Fixing the Nats

Tim Kurkjian wrote an article on Friday talking about how the Nats might actually have a future. Funny thing is, I was thinking all last week about ways to improve the team. Seriously, I was. Timmy didn’t steal my thunder by publishing a roadmap to the fix (other than wait for people to come up, trade Nick Johnson), he was talking more about the bright spots there now. I figured I’d take care of the roadmap by putting my thoughts on paper. Er, on screen. So, diving right in, is it possible to fix them? Well, not this year. The team can hit, and I still think there is a certain amount of correction in that bullpen, but they’re not a winning team. They could be, though, and one of the big reasons is their starting pitching. The young rotation is strong, and assuming they get Strasburg, it should look something like this going in to 2010:

Don’t get hung up on the order, that is more based on potential than how good they are now. In fact, if Detwiler continues to develop, the #6 overall pick in ’07 probably has more pure stuff than Zimmermann. Anyway, they have the starters. They also have the hitting. Currently 3rd in the NL in runs scored, they aren’t having problems on that end. But they need to take a few steps to make them more of a winner, and it can be done this offseason without sacrificing any of “the plan” to develop young talent from within:

  1. Spend $10 million and get a real bullpen. People say this is harder than it looks, and I’m sure it is. But there are guys out there that can throw. Some potential free agents are Kiko Calero, Octavio Dotel, Mike Gonzalez, John Grabow, Ron Mahay, Fernando Rodney, Scott Schoeneweis, Jose Valverde… there’s more than that, too. They need to get the right guys, but I submit that it can be done.
  2. Move Guzman to second base. Two years ago I couldn’t have imagined myself saying this, but, but you don’t want to lose his bat. For a middle infielder, he can rake. And he’s signed for next year, so use him. His defense isn’t very good (UZR/150 is -8.7), but he can do less damage at second and probably still be alright.
  3. Get a strong defensive SS. Someone really good there could shore up the defense. You’re not gonna worry about a light bat, you’ve already got one at 2B with Hernandez. Instead of his poor D and poor bat, move Guzman there, and get similar D and a very good bat. Then get a similar or better bat as Hernandez at SS, but with exceptional defense – an Adam Everett-type glove. Some guys available this offseason include Adam Everett (who may be past him prime with the glove), Marco Scutaro (who isn’t), John McDonald and Jack Wilson.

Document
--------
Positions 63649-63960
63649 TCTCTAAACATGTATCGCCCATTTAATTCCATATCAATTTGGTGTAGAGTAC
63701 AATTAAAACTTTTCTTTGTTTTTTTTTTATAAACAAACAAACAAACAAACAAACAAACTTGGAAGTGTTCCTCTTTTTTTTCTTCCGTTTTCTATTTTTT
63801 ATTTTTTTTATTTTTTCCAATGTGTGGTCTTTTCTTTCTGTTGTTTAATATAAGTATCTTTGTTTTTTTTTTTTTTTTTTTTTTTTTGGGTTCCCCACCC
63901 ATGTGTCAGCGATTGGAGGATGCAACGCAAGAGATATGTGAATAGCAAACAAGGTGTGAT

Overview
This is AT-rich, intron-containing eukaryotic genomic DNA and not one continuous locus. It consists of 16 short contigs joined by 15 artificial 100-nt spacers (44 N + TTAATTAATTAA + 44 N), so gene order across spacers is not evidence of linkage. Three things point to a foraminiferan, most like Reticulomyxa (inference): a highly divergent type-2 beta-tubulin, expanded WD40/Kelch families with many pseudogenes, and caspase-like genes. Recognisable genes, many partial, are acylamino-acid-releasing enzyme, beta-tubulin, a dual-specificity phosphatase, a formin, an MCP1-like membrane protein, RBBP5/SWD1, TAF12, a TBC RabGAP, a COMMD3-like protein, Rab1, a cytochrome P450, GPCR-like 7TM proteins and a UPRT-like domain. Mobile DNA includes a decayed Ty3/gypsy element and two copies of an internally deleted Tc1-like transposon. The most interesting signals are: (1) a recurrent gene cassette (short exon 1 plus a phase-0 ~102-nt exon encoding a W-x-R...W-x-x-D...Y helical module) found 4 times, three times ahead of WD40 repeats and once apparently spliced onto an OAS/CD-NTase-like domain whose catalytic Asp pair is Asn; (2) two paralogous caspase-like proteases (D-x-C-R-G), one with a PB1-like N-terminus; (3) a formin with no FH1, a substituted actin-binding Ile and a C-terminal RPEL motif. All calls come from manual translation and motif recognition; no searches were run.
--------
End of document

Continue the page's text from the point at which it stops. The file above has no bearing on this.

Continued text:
Those steps alone don’t make a playoff team. But I think they take care of the glaring weaknesses. A strong D up the middle is important, and I think one great gloved player at SS would make that infield much better. The bullpen is an obvious issue that needs fixing. As Tom Boswell pointed out, this team would be good with an average pitching staff.

There are some more issues that the team needs to deal with here are some additional solutions

  1. The Outfield – If you are gonna have an outfield of Dukes, Dunn and Willingham next year, that’s really subpar defense. The ideal solution is that Maxwell hits, he can play CF, you move Dukes to RF where he’s gonna be above average, and Dunn plays LF. If Milledge hits, you may have to play him in LF and Dukes in CF. Dunn is who he is, you deal with his bad D for his bat, but the rest of the outfield should be open for shuffling.
  2. First baseNick Johnson is likely to be traded. So you can move one of your crappy fielding outfielders to be a crappy fielding first baseman. Or you can find a stopgap until Chris Marrero is ready. Nothing long-term, nothing big, but hey, let’s field a team here. I’m just not sure if anyone is going to be available that you’d want. Maybe the best guy is Nick Johnson, re-signed in the offseason for a 2 year deal after you trade him for prospect. The Catch-22 there is that if he stays healthy and hits all year, he may demand a longer deal. And if doesn’t, you may not want him.
  3. The starting pitching – If you go my way, you are relying solely on youngsters. One could blow up, or be too young for everyone to realize he is injury-prone, and all of a sudden you are relying on Olson or Stammen and other youngsters. Ok maybe not awful, but maybe a solution may be to sign one vet starter to make that staff stronger. Some guys that are available (some may be too expensive, some may be not worth the money, let’s just look at some of the names for the time being): Lackey, Kelvim Escobar, Bedard, Harden, Davis, Duchscherer, and Randy Johnson.

I think all of these changes, including the supplemental ones, for an additional $10 M (bullpen) + $5 M (SS) + $5 – $10 M (Starter) = $20 – $25 million. Their payroll right now is about $60 million, an additional $23 may seem like alot, but the Nats are freeing up $23 M from Kearns ($8 M), Dmitri ($5 M), Johnson ($5.5 M), Cabrera ($2.6 M) and Belliard ($1.9 M) so it doesn’t raise payroll much at all. Then again, that doesn’t factor in another first basemen, or the $800 M per year that Strasburg will allegedly ask for.

Regardless, I think with minimal efforts, without ruining the plan to develop mostly from within, and without rasing the payroll an astronomical level, this team could get pretty good in a hurry. Of course, that is riding on the backs of these young starting pitchers, and they still have a few months to show us what they really have to offer.

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